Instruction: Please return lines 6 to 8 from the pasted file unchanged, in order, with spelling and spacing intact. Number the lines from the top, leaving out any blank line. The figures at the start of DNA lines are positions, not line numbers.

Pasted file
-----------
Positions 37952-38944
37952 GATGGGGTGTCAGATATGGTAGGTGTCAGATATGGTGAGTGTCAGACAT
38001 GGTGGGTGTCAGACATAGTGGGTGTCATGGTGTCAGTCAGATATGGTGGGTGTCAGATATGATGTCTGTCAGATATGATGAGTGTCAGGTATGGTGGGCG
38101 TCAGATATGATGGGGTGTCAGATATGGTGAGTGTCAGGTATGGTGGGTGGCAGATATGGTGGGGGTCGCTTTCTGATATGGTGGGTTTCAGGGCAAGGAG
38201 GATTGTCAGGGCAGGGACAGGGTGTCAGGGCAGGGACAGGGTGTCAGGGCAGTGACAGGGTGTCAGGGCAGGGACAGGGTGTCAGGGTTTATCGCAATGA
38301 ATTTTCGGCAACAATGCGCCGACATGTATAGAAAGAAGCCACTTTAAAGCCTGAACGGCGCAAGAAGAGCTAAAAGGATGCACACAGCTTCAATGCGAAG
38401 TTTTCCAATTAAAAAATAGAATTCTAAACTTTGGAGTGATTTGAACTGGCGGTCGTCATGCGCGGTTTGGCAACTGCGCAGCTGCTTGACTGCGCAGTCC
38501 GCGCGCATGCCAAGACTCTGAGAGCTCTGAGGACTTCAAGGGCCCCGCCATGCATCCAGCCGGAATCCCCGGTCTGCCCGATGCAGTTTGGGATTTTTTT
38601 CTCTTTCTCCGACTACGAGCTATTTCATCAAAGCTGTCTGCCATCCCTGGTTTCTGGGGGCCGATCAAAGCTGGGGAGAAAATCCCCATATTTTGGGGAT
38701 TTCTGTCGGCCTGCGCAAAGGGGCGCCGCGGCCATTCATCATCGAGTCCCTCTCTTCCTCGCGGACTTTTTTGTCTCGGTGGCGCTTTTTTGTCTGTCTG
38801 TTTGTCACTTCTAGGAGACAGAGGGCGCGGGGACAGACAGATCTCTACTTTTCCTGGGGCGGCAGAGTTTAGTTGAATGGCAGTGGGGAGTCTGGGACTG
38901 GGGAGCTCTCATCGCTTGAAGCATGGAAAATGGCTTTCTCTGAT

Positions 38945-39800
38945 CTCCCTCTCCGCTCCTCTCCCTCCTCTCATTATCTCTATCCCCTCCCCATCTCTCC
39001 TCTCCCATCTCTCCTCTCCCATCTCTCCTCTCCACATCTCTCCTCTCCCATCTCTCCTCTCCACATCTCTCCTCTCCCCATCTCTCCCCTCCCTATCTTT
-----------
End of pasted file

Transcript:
38301 ATTTTCGGCAACAATGCGCCGACATGTATAGAAAGAAGCCACTTTAAAGCCTGAACGGCGCAAGAAGAGCTAAAAGGATGCACACAGCTTCAATGCGAAG
38401 TTTTCCAATTAAAAAATAGAATTCTAAACTTTGGAGTGATTTGAACTGGCGGTCGTCATGCGCGGTTTGGCAACTGCGCAGCTGCTTGACTGCGCAGTCC
38501 GCGCGCATGCCAAGACTCTGAGAGCTCTGAGGACTTCAAGGGCCCCGCCATGCATCCAGCCGGAATCCCCGGTCTGCCCGATGCAGTTTGGGATTTTTTT